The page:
Given the recent diagnosis of bipolar (either type 2 or cyclothymia, I’m guessing – my clinical psychologist doesn’t like labels) in addition to several other diagnoses I’ve received over the years, I’ve realized that I don’t really know what it means to love myself.
Jesus gave just two commandments: Love the Lord thy God with all your heart and all your soul and all your mind, and love your neighbor as yourself. These encompass both the law and the prophets.
But what, exactly, is love?
In the Greek, the word used in these statements of the Lord is “agapao”. Not “agape” as I thought, though “agape” is clearly related and taken from the former. Agapao, however, indicates an intimacy, an intense relationship between two individuals. So that’s my starting point.
There’s a lot I want to get into here, but let’s dive into intimacy for a minute. You can check out the primary definitions of “intimate” here:
but I’m not going to address official definitions, really – which is strange for me because usually that’s my first recourse when I want to know about something. But I’m learning that definitions only go so far. Especially when it comes to intimacy.
Intimacy isn’t just defined. It means something. It means letting someone else in. It means sharing your world with them. Sharing your secrets, your fears, your shame, your confusion, your tears, your smiles, your excitement. In the context of a marriage, it means sharing your body, your comforts, your likes and dislikes, your furniture (I know, that’s deep).
So it is with intimacy with God. He knows it all anyway, but intimacy involves the act of sharing. God doesn’t usually take things by force from us, unless He knows it is for our benefit in the long run. And He doesn’t allow things to be taken from us unless He intends to redeem and restore those things. But I’m bunny-trailing. My point is that sharing things with God is part of the intimacy you have with Him. He wants you to share with Him, not just expect that He knows it all and you have a pass on engaging in the relationship.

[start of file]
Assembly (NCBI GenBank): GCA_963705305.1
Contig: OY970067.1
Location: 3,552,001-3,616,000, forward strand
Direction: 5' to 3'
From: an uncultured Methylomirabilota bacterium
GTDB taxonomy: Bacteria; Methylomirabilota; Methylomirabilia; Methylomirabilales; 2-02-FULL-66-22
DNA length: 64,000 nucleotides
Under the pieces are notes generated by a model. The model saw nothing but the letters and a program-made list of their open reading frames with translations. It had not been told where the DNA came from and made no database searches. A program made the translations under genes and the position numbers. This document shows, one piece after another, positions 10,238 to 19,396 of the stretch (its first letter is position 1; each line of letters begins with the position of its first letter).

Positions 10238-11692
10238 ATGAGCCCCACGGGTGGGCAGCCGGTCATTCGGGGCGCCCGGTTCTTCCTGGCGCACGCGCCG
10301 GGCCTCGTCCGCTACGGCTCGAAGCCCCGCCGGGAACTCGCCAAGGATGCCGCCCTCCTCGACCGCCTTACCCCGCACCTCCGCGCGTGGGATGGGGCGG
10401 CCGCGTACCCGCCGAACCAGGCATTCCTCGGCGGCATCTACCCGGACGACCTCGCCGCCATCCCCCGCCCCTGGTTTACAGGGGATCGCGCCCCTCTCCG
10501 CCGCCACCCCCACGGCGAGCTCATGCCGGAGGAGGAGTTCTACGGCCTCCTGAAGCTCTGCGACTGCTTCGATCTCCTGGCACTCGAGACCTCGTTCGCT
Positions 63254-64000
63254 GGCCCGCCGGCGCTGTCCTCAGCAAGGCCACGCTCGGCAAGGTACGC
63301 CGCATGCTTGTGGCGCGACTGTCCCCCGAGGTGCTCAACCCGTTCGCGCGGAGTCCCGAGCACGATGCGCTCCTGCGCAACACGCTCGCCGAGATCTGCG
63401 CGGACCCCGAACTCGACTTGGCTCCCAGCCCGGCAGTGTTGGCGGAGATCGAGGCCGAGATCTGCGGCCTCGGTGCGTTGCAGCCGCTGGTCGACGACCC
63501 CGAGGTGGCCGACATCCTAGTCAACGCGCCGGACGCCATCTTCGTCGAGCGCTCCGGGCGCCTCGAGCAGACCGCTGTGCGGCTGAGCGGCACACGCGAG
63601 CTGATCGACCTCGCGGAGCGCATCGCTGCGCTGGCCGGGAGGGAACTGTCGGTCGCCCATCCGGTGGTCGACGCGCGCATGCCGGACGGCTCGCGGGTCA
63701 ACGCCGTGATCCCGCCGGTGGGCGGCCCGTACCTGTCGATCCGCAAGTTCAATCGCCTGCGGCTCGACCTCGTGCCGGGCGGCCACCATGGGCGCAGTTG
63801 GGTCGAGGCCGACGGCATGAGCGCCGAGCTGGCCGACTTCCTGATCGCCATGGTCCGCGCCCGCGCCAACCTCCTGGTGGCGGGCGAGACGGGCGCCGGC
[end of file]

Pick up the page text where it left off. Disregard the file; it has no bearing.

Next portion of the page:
That’s the first part.
Then: what is a heart, a soul, and a mind?
You can do all the research you want in Strong’s concordance, which will – again – give you the proper definitions of these terms in the Greek (and it’s not like English… heart has many definitions). The overarching idea here, though, is that we are to love God with ALL that we are. Our thoughts, our emotions, our wills, our intentions, our actions, our everything. Nothing gets left out when you consider all three of these terms.
Okay, so we’re supposed to have an intimacy with God and share with him, and we’re supposed to do that using every faculty we have. And the term “agape” itself indicates a seeking, a searching out, a longing for, without receiving anything in return or finding something praiseworthy in the object of my affection (which is obviously not applicable to God, but sometimes it does feel like it). So with all that I am, I’m supposed to seek, search out, and long for Him, even when he doesn’t seem worthy of it.
So… practically… how do I do that? And how does that then reflect onto others? And before I can reflect that onto others, how do I reflect that onto myself?
Love is patient.
Patient means to be “longsuffering”. It means “long-tempered”. Love that definition. Tempered connotes something level. Not too hot, not too cold, but rather appropriately heated for the circumstances. Slow to anger, slow to punish.
So, item number 1 – love God.
Keeping in mind that I love because He first loved me (1 John 4:19), I’ve tried to think about times when God has clearly been patient with me. I know that my sin is a daily affair, and that there’s no time in my life when God hasn’t been demonstrated utter patience, but I mean times when He could have snapped, lightning-zapped me from Heaven. Times that I felt I deserved it, but He didn’t. Still asking for more clarity on that. I know the weight of my sin, but I guess I don’t understand the magnitude of it. Praying that He will reveal that. I hope it breaks my heart.
Item number 2 – love others as you love yourself.
This seems to imply that I need to love myself well before I can love others well.
So today’s question in tandem with the first: how can I become more patient with myself?
I think this might take a few days. So much for my Type A personality’s hope of getting through this study in a week or two…